MRKH affects each person differently so understanding the basics about MRKH is just the first step in learning how to live your life positively with your MRKH.
Whether you have a confirmed diagnosis of MRKH or are still waiting to find out what your diagnosis might be, you can read about the challenges and opportunities related to the syndrome.
MRKH is a congenital disorder that affects the reproductive tract of 1 in 5000 females. Typically the vagina is shortened. Congenital means that it is there at birth, usually diagnosed during puberty years when the menstrual cycle does not begin, (primary Amenorrheoa). It is known as a syndrome as there are symptoms which can affect other parts of the body, catagorising 2 types of MRKH. One associated with the complete or partial absence of the cervix, uterus and vagina. The other type can affect Kidney Development, hearing, and skeletal growth.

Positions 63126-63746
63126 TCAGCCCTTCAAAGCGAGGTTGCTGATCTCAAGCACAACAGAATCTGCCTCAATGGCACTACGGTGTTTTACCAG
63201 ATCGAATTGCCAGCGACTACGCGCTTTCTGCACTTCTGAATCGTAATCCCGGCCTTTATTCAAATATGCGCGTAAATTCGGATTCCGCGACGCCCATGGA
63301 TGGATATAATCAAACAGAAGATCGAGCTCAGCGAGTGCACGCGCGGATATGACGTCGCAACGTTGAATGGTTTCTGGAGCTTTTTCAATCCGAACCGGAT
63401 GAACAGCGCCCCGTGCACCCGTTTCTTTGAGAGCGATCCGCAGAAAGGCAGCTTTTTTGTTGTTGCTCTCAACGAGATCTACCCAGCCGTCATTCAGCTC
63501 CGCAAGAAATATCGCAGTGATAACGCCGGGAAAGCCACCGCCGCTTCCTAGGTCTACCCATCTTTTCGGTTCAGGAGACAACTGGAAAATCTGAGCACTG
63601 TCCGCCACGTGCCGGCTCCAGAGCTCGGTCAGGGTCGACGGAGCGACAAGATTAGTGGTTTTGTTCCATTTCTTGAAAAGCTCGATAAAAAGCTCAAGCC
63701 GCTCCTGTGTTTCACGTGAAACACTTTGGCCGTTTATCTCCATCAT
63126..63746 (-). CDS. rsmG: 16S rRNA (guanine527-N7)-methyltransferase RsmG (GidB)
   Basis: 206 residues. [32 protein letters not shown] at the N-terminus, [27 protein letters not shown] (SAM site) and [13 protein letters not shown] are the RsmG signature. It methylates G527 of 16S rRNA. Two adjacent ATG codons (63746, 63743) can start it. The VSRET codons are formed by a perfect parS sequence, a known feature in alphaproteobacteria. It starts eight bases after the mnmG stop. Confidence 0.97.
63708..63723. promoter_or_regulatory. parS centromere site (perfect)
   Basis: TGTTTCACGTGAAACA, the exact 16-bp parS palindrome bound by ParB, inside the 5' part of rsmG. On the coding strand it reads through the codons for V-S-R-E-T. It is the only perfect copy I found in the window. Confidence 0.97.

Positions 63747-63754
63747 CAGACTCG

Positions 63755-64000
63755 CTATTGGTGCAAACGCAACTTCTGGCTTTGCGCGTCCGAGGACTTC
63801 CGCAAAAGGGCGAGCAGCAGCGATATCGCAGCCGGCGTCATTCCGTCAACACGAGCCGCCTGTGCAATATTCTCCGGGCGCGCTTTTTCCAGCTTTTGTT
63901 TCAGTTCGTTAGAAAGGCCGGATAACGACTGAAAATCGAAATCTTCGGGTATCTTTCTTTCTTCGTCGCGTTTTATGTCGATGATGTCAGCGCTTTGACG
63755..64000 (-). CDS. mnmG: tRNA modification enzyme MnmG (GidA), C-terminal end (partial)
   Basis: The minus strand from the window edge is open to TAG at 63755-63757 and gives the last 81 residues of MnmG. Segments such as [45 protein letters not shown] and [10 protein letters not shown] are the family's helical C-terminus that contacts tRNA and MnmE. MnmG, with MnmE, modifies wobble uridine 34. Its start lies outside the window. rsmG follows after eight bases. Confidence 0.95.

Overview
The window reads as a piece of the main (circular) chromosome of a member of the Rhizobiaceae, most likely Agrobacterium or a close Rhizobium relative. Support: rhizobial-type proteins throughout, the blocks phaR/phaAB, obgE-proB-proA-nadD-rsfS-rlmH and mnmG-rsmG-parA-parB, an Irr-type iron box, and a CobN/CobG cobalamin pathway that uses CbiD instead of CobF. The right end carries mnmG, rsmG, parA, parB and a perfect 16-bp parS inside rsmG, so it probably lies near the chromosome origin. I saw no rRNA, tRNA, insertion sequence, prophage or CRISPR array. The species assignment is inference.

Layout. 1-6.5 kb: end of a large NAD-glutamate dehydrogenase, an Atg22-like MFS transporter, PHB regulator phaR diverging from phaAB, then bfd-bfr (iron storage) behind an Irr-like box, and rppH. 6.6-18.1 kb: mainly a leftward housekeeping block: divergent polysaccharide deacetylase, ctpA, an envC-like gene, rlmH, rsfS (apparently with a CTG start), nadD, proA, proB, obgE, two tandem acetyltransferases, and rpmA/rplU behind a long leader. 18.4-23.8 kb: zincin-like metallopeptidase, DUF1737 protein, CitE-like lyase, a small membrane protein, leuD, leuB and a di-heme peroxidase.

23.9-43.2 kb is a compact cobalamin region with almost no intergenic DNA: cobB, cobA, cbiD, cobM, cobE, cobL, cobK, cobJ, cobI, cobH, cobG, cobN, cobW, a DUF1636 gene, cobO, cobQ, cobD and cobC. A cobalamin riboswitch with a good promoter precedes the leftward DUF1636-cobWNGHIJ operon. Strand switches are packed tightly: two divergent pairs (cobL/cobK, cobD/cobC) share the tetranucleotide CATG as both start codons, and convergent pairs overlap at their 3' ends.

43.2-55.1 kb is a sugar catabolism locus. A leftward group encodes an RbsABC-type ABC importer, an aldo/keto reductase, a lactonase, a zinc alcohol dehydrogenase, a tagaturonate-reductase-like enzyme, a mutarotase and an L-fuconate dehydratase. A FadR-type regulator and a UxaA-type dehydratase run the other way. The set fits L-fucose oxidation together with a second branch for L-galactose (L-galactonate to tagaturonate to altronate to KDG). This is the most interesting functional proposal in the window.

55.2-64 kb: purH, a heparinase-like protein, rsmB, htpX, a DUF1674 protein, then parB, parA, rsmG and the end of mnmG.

Without a uterus, pregnancy is not known amongst woman with MRKH although uterine transplantation is in its primary stages and may be a viable option to parenthood. With the fallopian tubes and ovaries usually intact, it makes it possible to have genetic offspring via IVF and Surrogacy. Adoption is another option to raise a family.
There are 2 recognised specialist hospitals in Britain – University College London Hospital (UCLH) and Queen Charlotte's and Chelsea Hospital.
For further information and how to get in touch with them please see ‘Professional Advice’ page.